the graduate struggle overqualified and underexperienced how to stay positive

Under-experienced and overqualified. The graduate equivalent of a rock and a hard place. That nice degree you've spent three, four, or five years of your life slogging away to get, vs the lack of full-time experience you wield because education has been such a large part of your life. 

It's probably the most demoralising part of hunting for a full time job as a fresh graduate. 


Feedback on job applications isn't often given - number of applicants in this testing, testing time, the busy lives of HR people, and the fact that sometimes it isn't necessary - but it's something that I ask for if I'm told that I'm unsuccessful in securing that position I've been after. As in, they have notified me in some way or another, not the month of silence after an application.  I never expect a response, but sometimes I do like to know what it is that I can tweak, or alter, or learn something that I was lacking for the next time. Most of the time, it falls on deaf ears (or, more likely, in the inbox of extremely busy people), but on the odd occasion I do actually get something back. 

Which is fab, any feedback is good feedback, right? 

Well. Yes and no. 

the graduate struggle overqualified and underexperienced how to stay positive

Yes, when they give me areas that I need to improve, or strengthen slightly, or suggest areas to read up on. No when it's 'we loved you, you were a great candidate, unfortunately you're overqualified/lacking the relevant experience for this position'. 

I understand the underexperienced part. Not a lot of people want to hire fresh-faced (no matter how bright eyed and bushy tailed) graduates into a senior position. Most of the times for those positions I apply because they sound interesting and I learn things very quickly, but I know that really they're looking for someone they don't have to train. 

It's the 'overqualified' I have a problem with. 

Most of the positions I've applied for are considered 'entry level': 'assistant', 'junior' type positions because I feel that I don't really know what I'm doing in that field and they can train me up, a blank canvas, into what they want. They ask for a degree, which I have (yay), and I generally feel that I'm a good fit for the advertised place, which is why I apply.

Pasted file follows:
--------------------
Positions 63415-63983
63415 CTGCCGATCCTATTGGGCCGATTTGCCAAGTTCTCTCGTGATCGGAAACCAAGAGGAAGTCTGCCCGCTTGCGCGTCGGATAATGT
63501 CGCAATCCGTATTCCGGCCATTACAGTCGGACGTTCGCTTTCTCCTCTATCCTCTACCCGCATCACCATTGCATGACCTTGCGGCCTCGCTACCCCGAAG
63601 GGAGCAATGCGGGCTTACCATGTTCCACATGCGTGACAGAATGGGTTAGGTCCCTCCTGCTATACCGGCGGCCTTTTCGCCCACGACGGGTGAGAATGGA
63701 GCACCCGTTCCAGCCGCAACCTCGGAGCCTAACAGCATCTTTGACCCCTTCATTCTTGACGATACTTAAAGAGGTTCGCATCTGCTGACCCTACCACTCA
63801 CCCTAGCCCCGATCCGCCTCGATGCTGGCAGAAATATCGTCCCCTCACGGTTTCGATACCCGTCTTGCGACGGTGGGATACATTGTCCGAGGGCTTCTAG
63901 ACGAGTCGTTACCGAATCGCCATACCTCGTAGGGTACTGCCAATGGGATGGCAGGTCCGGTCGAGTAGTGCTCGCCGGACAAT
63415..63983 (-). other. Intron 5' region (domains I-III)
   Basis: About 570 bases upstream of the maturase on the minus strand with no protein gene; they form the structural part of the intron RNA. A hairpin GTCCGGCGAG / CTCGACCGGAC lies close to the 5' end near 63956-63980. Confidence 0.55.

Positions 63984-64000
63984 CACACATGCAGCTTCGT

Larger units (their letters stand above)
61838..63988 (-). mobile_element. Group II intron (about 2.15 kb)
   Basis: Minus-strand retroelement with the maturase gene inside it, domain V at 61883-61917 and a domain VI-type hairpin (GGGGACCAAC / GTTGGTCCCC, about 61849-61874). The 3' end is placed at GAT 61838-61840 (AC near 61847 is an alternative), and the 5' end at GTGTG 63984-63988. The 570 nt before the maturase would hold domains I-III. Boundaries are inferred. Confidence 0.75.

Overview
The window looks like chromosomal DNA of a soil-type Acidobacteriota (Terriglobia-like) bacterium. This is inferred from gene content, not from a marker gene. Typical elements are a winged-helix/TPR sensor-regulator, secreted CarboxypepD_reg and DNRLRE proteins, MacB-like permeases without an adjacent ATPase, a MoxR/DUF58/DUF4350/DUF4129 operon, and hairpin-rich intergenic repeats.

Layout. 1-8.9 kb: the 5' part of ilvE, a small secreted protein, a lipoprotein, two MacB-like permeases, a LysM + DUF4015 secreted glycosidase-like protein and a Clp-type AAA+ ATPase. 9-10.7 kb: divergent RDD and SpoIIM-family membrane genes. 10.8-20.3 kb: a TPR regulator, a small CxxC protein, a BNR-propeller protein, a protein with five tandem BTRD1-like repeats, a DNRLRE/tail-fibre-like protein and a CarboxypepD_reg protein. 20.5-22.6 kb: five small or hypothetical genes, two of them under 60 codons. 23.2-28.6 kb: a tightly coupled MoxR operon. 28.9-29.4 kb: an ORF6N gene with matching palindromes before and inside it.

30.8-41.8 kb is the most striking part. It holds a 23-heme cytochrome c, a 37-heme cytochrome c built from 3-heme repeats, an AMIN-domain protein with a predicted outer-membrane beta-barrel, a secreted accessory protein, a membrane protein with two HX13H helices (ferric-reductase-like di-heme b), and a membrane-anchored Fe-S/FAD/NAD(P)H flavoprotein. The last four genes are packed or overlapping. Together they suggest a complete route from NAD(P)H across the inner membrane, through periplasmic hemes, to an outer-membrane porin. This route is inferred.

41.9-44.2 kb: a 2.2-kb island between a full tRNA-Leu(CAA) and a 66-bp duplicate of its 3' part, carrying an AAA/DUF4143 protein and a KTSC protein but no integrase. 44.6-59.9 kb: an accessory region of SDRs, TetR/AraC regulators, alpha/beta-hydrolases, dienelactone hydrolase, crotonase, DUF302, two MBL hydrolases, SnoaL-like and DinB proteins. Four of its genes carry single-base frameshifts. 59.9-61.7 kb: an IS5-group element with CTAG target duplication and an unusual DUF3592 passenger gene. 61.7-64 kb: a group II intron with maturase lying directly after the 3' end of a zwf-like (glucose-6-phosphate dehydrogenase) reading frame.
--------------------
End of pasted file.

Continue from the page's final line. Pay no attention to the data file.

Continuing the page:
To then be told that I'm overqualified for those positions leaves me a little bit flummoxed, to say the least. I've been told by some outfits that I should be aiming at more managerial, but for those kind of jobs I need way more experience than I currently have: at least 2-4 years in a similar position or team-leading endeavour. 

Rock, hard place, it's never nice to see you, but here we are. 

I've been given various suggestions as to why 'overqualified' gets trotted out as a 'soz we can't hire you', I think my favourite is that companies may have to pay you more than they were aiming to, but even then it feels a little hollow to have that as an overarching reason. It's eating away little by little at that self confidence I've been building to get me to this point. 

It's frustrating to think that 4 years of a degree that you work hard to achieve could land you in 'overqualified', or that companies don't want to take the chance to give you employment. 


The struggle, ey. I wasn't expecting to get a job straight out of uni, not by a long shot. The current economic climate isn't exactly one for taking risks in, I also have alternatives and plan B's to explore, but I thought I'd just share where I'm at at the moment in the Undergrad to (un)Employed status. And just reassure people in the same position that you're not alone. 

I guess it's a numbers game, something'll turn up. I just have to find it. 


Have you ever been in this sort of situation before? How did you manage to stay optimistic (or positive) and keep moving forwards? Plz leave any help you have!



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